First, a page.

SEVEN years is too long to wait to eliminate dangerous near collisions on the nation's airport runways. But that's how long the Federal Aviation Administration figures it will take to outfit planes with a navigation system that will allow pilots to track other planes on the ground.
The agency also says it is testing lights embedded in runways that flash a warning to pilots when another plane gets too close.
The safety devices are promising, but aviation accident investigators say the runway congestion problem is a major crash waiting to happen. It needs a quicker solution.
"It's unacceptable," said National Transportation Safety Board Chairman Mark Rosenker. "We've been running on luck for far too long."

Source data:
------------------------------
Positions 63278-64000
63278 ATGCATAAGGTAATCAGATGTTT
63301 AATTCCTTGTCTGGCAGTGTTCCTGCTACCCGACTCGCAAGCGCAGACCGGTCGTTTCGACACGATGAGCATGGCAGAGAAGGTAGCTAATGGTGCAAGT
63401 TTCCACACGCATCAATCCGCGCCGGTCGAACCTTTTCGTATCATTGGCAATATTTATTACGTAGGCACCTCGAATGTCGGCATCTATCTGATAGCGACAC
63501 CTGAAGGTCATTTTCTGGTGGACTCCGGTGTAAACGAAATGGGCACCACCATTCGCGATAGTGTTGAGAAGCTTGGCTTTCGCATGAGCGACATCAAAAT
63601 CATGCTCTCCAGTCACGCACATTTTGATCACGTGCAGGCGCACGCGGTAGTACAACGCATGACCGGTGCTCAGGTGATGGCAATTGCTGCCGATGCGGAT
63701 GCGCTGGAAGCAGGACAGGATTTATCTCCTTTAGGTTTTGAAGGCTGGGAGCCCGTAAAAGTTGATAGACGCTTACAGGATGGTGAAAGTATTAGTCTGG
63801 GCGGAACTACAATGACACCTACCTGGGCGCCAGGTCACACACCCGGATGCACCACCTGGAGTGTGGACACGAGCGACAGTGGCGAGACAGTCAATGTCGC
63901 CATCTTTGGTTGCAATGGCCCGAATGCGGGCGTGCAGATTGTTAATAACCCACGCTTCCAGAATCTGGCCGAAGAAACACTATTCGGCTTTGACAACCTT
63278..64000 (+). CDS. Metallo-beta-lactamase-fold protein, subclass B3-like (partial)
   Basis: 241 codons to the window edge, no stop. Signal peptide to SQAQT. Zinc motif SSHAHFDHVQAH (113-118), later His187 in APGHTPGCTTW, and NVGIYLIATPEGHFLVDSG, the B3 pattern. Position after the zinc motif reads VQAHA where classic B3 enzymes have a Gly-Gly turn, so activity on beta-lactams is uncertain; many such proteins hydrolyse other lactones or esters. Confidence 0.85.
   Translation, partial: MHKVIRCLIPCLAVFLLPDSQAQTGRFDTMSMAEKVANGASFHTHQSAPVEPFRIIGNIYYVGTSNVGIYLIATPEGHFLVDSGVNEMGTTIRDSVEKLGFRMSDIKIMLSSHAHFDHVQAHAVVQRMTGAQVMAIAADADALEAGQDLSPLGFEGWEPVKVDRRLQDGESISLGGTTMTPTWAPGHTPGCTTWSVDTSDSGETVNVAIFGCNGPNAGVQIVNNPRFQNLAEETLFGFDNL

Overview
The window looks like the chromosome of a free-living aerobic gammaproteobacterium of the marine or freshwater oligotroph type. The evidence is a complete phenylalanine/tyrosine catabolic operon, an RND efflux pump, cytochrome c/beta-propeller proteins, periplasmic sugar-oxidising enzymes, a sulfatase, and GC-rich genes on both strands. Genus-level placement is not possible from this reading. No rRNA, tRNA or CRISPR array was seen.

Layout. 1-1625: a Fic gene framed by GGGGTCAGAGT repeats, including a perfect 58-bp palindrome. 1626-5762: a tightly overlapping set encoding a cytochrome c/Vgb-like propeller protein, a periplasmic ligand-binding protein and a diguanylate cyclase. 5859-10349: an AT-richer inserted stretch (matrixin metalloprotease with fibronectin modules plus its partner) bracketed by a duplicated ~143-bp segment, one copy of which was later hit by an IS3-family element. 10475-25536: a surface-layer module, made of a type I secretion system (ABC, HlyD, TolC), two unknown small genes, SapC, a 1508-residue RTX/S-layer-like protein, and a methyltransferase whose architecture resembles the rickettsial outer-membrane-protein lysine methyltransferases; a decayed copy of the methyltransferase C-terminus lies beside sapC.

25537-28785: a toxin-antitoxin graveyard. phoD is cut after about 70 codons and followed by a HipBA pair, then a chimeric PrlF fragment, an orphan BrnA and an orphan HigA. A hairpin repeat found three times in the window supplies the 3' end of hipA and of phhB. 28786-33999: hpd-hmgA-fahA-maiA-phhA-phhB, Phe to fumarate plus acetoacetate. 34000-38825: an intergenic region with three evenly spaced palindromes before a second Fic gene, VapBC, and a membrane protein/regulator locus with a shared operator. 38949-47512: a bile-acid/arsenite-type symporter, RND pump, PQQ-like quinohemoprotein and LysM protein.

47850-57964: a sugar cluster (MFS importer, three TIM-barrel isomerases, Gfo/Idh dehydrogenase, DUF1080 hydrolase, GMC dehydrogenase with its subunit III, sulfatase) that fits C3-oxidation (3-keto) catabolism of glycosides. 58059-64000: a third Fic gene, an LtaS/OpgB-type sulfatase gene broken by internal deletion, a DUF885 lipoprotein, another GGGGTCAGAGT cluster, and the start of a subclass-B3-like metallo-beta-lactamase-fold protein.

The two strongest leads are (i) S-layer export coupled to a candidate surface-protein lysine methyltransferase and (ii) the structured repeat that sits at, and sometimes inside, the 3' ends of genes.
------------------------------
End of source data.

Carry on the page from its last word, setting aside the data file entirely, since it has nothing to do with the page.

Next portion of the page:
While near-collisions on runways are extremely rare among the millions of takeoffs and landings, the number has nevertheless climbed for the second year in a row.
There were 31 high-risk runway incidents in fiscal 2006, up from 29 in 2005 and 28 in 2004. The totals are still lower than 2000, when there were 67 near collisions, but safety enhancements could eliminate the danger altogether.
The FAA insists it is pursuing solutions but thorough testing is necessary before costly proposals are advanced. That's not good enough, especially when the most recent fatal airline crash in the U.S. resulted from a runway mistake. In August, pilots in a Comair jet tried to take off from the wrong runway in Lexington, Ky., and slammed into a row of trees, killing 49 of the 50 people aboard.
In July, the NTSB says two jets missed each other by 35 feet in Chicago - a tragedy averted by good fortune and the grace of God.
Aviation safety cannot run on luck, and the nation's runways simply cannot wait years for a solution that would save lives.
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